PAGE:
Wednesday, March 18, 2009

Death May Be Your Santa Claus

In case you didn't see it, there was an interesting obscure-rock-band-finally-getting-its-due story in the New York Times on Sunday; the kicker is that they were an African-American hardrock/protopunk trio in Detroit about a decade before such a thing would be fashionable.

[Winooski, Vt.]

ON an evening in late February at a club here called the Monkey House, there was a family reunion of sorts. As the band Rough Francis roared through a set of anthemic punk rock, Bobby Hackney leaned against the bar and beamed. Three of his sons — Bobby Jr., Julian and Urian — are in Rough Francis, but his smile wasn’t just about parental pride. It was about authorship too. Most of the songs Rough Francis played were written by Bobby Sr. and his brothers David and Dannis during their days in the mid-1970s as a Detroit power trio called Death.


The group’s music has been almost completely unheard since the band stopped performing more than three decades ago. But after all the years of silence, Death’s moment has finally arrived. It comes, however, nearly a decade too late for its founder and leader, David Hackney, who died of lung cancer in 2000. “David was convinced more than any of us that we were doing something totally revolutionary,” said Bobby Sr., 52.

Forgotten except by the most fervent punk rock record collectors — the band’s self-released 1976 single recently traded hands for the equivalent of $800 — Death would likely have remained lost in obscurity if not for the discovery last year of a 1974 demo tape in Bobby Sr.’s attic. Released last month by Drag City Records as “... For the Whole World to See,” Death’s newly unearthed recordings reveal a remarkable missing link between the high-energy hard rock of Detroit bands like the Stooges and MC5 from the late 1960s and early ’70s and the high-velocity assault of punk from its breakthrough years of 1976 and ’77...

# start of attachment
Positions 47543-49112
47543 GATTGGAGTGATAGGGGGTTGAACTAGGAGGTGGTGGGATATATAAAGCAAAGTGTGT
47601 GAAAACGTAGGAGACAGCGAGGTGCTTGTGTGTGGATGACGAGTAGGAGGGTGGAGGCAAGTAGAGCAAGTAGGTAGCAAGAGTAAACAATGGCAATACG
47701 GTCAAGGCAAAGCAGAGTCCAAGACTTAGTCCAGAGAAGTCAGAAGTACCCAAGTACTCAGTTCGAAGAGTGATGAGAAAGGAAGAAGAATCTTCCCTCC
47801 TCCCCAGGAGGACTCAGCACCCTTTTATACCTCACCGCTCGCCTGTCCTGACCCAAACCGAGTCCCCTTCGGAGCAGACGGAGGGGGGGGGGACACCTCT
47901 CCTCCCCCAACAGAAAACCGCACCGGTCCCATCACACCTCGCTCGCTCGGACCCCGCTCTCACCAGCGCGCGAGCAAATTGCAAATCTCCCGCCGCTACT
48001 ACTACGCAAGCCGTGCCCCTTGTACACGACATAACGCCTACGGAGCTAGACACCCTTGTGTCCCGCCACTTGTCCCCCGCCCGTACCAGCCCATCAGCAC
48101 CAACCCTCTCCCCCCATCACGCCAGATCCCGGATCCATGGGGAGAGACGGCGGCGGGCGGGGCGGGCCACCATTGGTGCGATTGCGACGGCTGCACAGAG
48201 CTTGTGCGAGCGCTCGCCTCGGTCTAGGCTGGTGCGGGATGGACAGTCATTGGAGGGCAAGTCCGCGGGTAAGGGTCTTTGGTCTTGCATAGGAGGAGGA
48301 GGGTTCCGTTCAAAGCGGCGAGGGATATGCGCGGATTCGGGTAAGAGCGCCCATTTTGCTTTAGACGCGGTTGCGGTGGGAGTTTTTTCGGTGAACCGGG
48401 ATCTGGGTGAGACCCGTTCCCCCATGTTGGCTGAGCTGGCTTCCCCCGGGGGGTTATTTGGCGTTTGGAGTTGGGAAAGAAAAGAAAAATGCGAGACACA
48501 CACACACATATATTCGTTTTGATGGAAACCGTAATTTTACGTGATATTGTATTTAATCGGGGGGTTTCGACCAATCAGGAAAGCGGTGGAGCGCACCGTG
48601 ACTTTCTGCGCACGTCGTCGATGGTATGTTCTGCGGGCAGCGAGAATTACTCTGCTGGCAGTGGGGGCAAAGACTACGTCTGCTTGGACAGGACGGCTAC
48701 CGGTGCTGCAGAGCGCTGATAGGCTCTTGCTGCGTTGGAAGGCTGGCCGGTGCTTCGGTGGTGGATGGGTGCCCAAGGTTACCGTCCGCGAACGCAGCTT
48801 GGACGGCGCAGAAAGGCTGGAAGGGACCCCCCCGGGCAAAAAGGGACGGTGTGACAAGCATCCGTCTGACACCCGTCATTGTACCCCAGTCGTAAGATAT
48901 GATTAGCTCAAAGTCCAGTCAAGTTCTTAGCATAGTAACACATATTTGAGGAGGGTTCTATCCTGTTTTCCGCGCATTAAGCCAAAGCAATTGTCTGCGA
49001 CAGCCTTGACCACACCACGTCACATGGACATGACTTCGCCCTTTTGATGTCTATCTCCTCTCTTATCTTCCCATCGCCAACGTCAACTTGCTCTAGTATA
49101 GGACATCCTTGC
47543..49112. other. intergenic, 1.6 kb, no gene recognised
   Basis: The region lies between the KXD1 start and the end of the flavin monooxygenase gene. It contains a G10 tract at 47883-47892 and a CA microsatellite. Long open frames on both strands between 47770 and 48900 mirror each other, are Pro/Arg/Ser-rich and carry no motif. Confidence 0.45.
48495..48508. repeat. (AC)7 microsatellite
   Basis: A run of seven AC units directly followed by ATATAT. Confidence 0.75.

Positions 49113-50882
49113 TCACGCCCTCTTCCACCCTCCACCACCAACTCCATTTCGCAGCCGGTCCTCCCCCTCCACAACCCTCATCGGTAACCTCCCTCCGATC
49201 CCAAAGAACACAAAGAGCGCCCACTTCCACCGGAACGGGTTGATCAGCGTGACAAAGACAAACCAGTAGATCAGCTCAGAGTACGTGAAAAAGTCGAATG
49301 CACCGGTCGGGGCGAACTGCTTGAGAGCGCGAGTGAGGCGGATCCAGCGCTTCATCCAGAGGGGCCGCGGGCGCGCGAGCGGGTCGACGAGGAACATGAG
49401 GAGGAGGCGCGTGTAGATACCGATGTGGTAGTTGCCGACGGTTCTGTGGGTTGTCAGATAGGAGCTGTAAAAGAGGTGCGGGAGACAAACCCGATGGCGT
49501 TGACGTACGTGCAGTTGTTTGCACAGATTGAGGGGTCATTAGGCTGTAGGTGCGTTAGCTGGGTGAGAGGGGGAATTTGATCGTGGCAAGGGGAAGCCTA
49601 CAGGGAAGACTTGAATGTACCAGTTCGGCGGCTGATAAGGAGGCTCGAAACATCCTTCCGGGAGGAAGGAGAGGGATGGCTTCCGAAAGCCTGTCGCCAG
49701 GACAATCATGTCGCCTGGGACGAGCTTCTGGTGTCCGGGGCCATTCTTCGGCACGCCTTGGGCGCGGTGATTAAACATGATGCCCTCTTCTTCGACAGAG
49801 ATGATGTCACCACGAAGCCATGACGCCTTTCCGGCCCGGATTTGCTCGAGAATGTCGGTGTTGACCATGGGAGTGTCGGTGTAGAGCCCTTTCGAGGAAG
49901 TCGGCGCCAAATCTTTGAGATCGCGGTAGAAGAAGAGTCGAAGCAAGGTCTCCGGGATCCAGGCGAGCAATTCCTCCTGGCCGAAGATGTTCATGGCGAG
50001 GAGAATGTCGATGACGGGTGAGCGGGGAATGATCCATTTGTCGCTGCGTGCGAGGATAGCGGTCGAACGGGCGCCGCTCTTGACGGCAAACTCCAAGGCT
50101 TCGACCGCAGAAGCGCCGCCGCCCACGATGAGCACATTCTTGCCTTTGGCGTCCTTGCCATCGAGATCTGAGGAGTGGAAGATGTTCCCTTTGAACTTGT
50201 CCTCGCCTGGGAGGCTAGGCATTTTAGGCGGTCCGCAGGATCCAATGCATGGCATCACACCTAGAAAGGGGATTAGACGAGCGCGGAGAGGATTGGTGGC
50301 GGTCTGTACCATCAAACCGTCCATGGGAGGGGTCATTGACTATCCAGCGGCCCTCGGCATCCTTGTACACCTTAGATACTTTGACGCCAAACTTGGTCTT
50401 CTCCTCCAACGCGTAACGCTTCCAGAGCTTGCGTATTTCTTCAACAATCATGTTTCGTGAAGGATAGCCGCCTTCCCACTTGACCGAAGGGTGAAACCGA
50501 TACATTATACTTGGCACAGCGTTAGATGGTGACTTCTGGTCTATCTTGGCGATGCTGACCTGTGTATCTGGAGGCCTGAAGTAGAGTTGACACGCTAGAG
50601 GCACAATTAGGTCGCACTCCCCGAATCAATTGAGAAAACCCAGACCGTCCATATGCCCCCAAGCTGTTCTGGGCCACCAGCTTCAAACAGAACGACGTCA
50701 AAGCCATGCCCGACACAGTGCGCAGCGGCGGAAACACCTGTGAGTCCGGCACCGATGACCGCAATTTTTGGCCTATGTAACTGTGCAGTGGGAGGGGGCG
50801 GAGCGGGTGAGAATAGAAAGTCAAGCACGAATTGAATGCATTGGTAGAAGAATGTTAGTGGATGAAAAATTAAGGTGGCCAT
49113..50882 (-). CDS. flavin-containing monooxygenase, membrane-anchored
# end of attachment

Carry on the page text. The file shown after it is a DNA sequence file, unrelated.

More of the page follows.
This is a terrific story, the more so because it has a happy (if somewhat bittersweet) ending, and you can read the rest of it here.

And in case you were wondering, you can download the A-side of that 800 buck single here. I'm haven't quite made my mind up what I think of it, but as per usual, if the authorization expires before you get to it, e-mail me and I'll be happy to send you the mp3.

6 comments:

Kid Charlemagne said...

Great story Steve. I swear I was gonna post it as ms. rosa hipped me to it on Facebook. Sounds to me like they fit right in with MC5, Stooges, et al.

CovetedNOPrizeWinnerWithOakLeafCluster said...

Thanks for the downloads. I like this one a lot.

ms. rosa said...

The local record shop was playing this and at first I thought it was some obscure Thin Lizzy I'd never heard. Then I thought maybe it was the best Bad Brains I'd never heard. Really extraordinary sound regardless of time or place. Highly recommended listening!

steve simels said...

ms rosa:

Have you heard the rest of the album? Should I invest?

ms. rosa said...

I have it on vinyl and yes *for me* it's very worth it, hype be damned. Be forewarned I tend to like the heavy ended rock and rolls. It is a short record, only seven songs, so there's that, too. OH and the cover art is AWFUL. But the production is terrific - reminds me (sweartogod) of The Flaming Groovies sound. And the songs are single-worthy. Take a chance, you'll be glad you did!

megisi said...

Great stuff and, man, did they wear their influences well ... the chord progression on the chorus is the same one Iggy later gave Bowie for the chorus of China Girl.

And that bass player drives that song like a 10-year vet. I asked around today among my Detroit colleagues to see if anyone heard them back then, but came up empty. Nice tonic, though, to the awful news that Nugent is going to attempt an Amboy Dukes reunion.